How I Trained For a Marathon Using Mysteries
This is a guest post from Julia Pistell. Julia is a writer in Hartford, Connecticut. She is the host of the podcast Literary Disco, the Director of Writing Programs at the Mark Twain House, the co-founder of Sea Tea Improv, and an occasional radio producer and guest for WNPR. Check out more of her work on www.juliapistell.com. Follow her on Twitter @echochorus.
It was a brutal goal, really. Running 26.2 miles that fall. In high school I was always the last one to finish the mile in the presidential fitness test. I have a memory of some dumb guy making fun of my heavy breathing as I rounded lap three, and slowing to a walk so he wouldn’t hear me struggle any more. I was the book nerd, dammit, athletics weren’t my thing.
But more than a decade had passed and everything had changed: I became obsessed with meeting this goal. 26.2 seemed possible in a big race, with friends and loved ones and water stations along the way. The only problem was the training. Physically, it was tough, but mentally it was tougher. It was boring. There were only so many times I could listen to my 90’s mixes, and the whole time I kept thinking about how much other work I had to do. There were books to read out there, back in my warm, inviting house.
It all changed when I once forgot to load my music and instead clicked on Gone Girl, a book I’d received as a free download for trying out Audible. Until that moment I didn’t care for audiobooks; I wanted the real paper thing in my hands. But now my hands were busy clutching water bottles. I put on Gone Girl and started running, and I kept going for over an hour.
Who was this guy? Who was this woman? What was even happening with this story? I had to know. I made a rule: no audiobooks unless I was running. I was not allowed to sit in my house and finish a chapter. Every time I couldn’t stand not knowing what would happen, I put on my sneakers and ran out the door, chasing Amy.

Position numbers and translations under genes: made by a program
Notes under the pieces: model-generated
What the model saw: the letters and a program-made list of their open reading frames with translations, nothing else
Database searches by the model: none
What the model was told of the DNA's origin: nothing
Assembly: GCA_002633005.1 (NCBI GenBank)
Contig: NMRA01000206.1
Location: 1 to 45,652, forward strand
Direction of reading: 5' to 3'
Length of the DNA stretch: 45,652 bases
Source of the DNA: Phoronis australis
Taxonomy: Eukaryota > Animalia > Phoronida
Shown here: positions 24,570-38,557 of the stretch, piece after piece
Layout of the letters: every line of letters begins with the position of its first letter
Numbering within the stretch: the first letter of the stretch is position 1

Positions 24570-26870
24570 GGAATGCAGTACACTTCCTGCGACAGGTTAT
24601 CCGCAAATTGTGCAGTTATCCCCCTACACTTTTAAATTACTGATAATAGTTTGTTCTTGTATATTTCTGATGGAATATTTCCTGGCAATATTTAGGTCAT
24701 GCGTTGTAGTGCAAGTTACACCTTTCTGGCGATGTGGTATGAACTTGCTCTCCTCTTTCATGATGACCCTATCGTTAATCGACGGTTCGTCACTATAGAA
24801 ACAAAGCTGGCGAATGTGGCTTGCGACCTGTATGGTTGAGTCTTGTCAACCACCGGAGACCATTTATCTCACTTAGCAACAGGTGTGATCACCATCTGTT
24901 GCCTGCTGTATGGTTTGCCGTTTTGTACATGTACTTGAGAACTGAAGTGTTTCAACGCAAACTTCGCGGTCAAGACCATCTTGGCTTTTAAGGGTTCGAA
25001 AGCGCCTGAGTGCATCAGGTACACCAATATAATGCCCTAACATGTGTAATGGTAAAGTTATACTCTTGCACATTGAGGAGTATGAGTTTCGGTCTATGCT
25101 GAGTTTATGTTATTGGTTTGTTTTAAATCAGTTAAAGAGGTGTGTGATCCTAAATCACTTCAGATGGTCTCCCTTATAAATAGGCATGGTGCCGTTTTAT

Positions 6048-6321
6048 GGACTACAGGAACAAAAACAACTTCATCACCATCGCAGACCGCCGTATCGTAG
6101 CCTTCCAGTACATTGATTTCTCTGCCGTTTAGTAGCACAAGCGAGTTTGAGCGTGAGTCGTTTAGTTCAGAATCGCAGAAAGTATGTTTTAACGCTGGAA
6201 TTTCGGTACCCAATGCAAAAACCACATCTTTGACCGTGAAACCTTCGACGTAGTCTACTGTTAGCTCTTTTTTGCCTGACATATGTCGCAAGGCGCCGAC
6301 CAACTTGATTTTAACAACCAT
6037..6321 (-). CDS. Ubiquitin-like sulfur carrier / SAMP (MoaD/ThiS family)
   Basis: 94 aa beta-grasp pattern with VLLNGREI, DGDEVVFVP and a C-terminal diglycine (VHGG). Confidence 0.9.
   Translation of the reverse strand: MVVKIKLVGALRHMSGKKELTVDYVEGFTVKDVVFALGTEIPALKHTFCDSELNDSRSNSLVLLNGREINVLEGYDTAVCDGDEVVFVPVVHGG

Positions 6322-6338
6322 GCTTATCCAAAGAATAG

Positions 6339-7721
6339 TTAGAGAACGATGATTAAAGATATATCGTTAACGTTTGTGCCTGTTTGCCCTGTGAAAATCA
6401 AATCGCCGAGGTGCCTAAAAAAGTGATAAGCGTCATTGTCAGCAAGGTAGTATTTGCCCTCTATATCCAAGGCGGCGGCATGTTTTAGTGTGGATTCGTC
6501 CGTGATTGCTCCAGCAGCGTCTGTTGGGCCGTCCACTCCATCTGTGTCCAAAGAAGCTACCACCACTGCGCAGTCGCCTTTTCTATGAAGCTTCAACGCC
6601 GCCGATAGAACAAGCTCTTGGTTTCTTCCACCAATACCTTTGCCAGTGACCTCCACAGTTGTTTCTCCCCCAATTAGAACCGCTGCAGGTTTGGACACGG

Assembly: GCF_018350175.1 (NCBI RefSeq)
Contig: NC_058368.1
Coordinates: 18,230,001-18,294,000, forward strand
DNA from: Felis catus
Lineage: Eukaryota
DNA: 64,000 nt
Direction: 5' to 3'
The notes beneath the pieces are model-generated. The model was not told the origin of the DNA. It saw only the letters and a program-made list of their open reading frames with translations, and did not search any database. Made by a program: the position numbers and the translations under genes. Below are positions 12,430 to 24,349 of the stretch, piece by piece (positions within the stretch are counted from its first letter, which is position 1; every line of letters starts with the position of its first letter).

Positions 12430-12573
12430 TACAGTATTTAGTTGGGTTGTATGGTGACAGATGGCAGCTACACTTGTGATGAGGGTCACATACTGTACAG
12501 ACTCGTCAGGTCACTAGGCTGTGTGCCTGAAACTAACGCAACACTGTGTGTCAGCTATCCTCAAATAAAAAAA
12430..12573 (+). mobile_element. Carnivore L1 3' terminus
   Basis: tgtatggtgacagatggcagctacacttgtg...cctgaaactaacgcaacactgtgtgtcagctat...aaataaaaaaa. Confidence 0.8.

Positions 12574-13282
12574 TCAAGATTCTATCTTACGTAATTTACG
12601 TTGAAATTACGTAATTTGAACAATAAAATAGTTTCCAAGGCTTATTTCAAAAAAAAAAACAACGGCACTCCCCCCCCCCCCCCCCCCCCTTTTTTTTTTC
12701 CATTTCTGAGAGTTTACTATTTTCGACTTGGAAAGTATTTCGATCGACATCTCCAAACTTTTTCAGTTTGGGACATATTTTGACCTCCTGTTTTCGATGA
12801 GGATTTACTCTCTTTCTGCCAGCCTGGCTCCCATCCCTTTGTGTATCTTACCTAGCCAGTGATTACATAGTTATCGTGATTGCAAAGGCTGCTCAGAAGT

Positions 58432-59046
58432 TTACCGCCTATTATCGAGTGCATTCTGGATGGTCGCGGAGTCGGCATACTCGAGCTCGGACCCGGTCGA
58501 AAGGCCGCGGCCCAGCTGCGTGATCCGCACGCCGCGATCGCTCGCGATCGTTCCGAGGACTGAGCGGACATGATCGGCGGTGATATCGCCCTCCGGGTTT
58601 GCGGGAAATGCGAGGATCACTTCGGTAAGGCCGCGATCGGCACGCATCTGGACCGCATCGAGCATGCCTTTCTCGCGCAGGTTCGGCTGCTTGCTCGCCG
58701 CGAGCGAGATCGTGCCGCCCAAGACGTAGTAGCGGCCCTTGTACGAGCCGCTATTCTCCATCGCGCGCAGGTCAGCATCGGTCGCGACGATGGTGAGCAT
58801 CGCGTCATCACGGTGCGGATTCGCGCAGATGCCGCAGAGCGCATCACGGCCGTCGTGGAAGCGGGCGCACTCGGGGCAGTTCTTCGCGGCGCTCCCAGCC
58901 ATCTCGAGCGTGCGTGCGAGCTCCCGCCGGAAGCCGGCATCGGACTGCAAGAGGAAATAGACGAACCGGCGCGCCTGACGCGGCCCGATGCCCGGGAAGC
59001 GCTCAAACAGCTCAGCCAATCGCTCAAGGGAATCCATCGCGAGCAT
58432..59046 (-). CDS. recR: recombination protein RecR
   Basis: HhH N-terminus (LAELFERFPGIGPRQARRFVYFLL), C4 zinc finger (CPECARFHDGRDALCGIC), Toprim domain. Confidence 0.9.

I ran my way through Gone Girl. I ran my way through In the Woods and The Likeness. I ran through Stephen King’s Maine, Agatha Christie’s trains, Sherlock Holmes’s London. I even interval-trained my way through the entirety of The Pillars of the Earth— a more than 30-hours-long audiobook.
Rules emerged: for a book to be worth running through, it had to drive me. Instead of turning the page I had to put one foot in from of the other, an act that took so much effort, the story had to be worth it. Mysteries worked better than quiet, contemplative books; tangled plots worked better than re-reads where I knew everything that had happened. Finding out whodunit was the ultimate refueling station.
My runs got longer. I got stronger, driven by what I was good at: reading. My own curiosity was my personal trainer.
I ultimately made it through my marathon, crushing my expected time by half an hour. For that run, I took the headphones off, able only to focus on the mystery of my own life: was I athletic enough for this? Was I capable? Could I wrap up the lifelong mystery of whether or not I was athletic without some deus ex machina?
I was capable. I did solve that particular mystery. But as always, books took me there.
Do you work out to audiobooks? Which are your favorites?
Like chattin’ up other readers and keeping track of your books on Goodreads? So do we! Come give us a follow.